How to Run Shell Scripts with Sudo Command in Linux

sudo is a powerful command line tool that enables a “permitted user” to run a command as another user (the superuser by default), as defined by a security policy. On most if not all Linux systems, the security policy is driven by the /etc/sudoers file.

Read Also: 10 Useful Sudoers Configurations for Setting ‘sudo’ in Linux

Therefore, to run a shell script or program as root, you need to use sudo command. However, sudo only recognizes and runs commands that exist in directories specified in the secure_path in the /etc/sudoers, unless a command is present in the secure_path, you’ll counter an error such as the one below.

This will happen even if the script exists in a directory in the PATH environmental variable, because when a user invokes sudo, PATH is replaced with secure_path.

$ echo  $PATH
$ ls  -l
$ sudo proconport.sh 80
Sudo Error While Running Script

Sudo Error While Running Script

In the above scenario, the directory /home/aaronkilik/bin is in the PATH environment variable and we are trying to run the script /home/aaronkilik/bin/proconport.sh (finds process listening on a port) with root privileges.

Then we encountered the error “sudo: proconport.sh: command not found”, since /home/aaronkilik/bin is not in the sudo secure_path as shown in next screenshot.

Check Sudo Secure Path

Check Sudo Secure Path

To fix this, we need to add the directory containing our scripts in the sudo secure_path by using the visudo command by editing /etc/sudoers file as follows.

$ sudo visudo

Attention: This method has serious security implications especially on servers running on the Internet. This way, we risk exposing our systems to various attacks, because an attacker who manages to gain access to an unsecure (without superuser privileges) directory that has been added to secure_path, can run a malicious script/program with sudo command.

For security reason, do check out the following article from the sudo website explains a vulnerability relating to secure_path: https://www.sudo.ws/sudo/alerts/secure_path.html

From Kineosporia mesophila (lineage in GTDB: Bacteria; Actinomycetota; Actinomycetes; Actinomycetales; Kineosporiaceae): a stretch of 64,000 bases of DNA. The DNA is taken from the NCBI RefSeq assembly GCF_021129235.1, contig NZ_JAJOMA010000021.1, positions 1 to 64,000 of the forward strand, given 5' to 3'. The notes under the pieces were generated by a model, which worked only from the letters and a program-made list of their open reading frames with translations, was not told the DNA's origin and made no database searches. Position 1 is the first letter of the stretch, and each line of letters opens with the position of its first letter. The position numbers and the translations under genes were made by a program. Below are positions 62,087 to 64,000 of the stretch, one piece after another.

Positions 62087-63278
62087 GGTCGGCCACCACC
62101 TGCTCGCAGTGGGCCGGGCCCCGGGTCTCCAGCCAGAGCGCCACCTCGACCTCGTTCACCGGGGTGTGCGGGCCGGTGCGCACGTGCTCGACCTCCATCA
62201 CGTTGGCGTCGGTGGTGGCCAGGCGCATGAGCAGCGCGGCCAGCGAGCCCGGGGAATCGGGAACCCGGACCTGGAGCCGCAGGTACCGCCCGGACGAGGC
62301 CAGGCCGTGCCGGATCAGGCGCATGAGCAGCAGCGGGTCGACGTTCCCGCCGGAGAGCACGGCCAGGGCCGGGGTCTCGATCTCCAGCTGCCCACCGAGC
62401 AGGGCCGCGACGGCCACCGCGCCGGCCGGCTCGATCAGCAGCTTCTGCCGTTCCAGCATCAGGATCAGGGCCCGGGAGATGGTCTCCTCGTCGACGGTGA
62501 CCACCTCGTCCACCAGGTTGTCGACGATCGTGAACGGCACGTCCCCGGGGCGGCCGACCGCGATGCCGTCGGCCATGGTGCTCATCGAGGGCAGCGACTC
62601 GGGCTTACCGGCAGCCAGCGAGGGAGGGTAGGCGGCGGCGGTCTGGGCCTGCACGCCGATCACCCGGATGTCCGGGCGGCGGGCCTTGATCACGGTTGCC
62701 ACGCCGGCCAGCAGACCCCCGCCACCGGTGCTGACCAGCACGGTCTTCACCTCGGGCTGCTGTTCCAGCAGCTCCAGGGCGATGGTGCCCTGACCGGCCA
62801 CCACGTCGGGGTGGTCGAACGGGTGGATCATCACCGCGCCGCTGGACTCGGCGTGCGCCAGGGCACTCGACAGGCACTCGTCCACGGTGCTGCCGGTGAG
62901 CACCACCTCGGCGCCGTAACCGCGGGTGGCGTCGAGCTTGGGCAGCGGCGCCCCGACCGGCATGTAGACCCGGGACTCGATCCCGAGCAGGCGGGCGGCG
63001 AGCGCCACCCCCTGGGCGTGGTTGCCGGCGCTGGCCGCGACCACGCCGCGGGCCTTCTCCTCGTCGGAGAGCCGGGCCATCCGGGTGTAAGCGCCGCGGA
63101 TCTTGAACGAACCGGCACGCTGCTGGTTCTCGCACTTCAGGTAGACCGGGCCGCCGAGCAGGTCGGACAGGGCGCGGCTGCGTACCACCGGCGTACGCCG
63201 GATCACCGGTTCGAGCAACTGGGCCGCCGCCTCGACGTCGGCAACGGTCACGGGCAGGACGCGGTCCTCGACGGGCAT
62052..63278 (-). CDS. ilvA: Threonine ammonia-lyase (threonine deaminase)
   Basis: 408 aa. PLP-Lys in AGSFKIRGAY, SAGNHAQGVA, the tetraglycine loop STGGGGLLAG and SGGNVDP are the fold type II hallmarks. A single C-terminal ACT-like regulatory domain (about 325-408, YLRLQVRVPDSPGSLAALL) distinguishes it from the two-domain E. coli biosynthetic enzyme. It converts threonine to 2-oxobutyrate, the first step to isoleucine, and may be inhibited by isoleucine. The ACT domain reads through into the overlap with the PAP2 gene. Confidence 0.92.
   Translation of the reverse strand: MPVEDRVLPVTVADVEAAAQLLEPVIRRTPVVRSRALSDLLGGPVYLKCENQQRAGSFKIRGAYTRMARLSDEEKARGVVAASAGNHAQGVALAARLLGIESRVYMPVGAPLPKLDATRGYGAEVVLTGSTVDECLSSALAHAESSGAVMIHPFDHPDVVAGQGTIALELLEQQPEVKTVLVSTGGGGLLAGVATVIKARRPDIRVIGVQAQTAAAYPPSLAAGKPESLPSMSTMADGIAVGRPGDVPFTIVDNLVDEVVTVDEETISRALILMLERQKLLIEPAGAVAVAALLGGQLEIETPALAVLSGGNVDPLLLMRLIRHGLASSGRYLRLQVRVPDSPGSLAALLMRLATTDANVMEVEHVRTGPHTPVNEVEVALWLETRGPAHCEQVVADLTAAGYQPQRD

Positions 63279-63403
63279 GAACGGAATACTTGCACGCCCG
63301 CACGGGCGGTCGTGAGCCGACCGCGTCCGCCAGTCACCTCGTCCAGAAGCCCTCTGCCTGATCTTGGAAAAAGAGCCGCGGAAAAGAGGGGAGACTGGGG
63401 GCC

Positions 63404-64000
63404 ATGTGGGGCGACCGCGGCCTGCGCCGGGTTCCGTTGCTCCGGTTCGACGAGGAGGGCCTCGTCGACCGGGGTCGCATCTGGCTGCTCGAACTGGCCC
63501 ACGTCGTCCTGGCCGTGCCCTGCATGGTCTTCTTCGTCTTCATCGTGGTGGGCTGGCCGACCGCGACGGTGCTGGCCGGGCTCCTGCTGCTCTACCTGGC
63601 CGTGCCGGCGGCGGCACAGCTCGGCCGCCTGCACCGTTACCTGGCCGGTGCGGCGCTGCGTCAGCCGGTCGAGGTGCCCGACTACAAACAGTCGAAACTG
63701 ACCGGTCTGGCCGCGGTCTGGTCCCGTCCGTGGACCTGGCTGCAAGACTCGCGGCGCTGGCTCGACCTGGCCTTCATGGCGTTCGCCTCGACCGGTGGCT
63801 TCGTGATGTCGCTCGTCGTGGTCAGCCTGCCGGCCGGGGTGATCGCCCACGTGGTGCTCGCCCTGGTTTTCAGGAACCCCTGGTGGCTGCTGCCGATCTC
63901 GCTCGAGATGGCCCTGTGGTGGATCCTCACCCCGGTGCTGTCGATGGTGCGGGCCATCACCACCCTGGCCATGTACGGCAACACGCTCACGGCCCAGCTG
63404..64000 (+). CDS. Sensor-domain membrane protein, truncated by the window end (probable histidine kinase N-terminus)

Preferably, we can provide the absolute path to a script while running it with sudo:

$ sudo ./proconport.sh 80
Run Script Using Sudo Command

Run Script Using Sudo Command

That’s It! You may follow list of articles about sudo command:

  1. How to Run ‘sudo’ Command Without Entering a Password in Linux
  2. How to Keep ‘sudo’ Password Timeout Session Longer in Linux
  3. How to Fix “Username is not in the sudoers file. This incident will be reported” in Ubuntu
  4. Let Sudo Insult You When You Enter Incorrect Password

If you have any questions or thoughts concerning this article, share with us via the comment form below.

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Aaron Kili

Aaron Kili is a Linux and F.O.S.S enthusiast, an upcoming Linux SysAdmin, web developer, and currently a content creator for TecMint who loves working with computers and strongly believes in sharing knowledge.

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4 Responses

  1. Kelly Clarke says:

    I seem to always turn to tecmint for just about everything. Thanks for all you do. This has become my main go to site.

  2. Jon says:

    Thanks – I learned something today. :)

    However, hoping you might be able to advise why this occurs?

    $ sudo cat /etc/sudoers | grep secure_path
    Defaults        secure_path="/usr/local/sbin:/usr/local/bin:/usr/sbin:/usr/bin:/sbin:/bin"
    $ sudo echo $secure_path
    

    No output? Shouldn’t $secure_path be set?

    • Aaron Kili says:

      @Jon

      secure_path is a configuration option for sudo command not the shell environment. The directories in it can only be viewed or set by opening the /etc/sudoers file.

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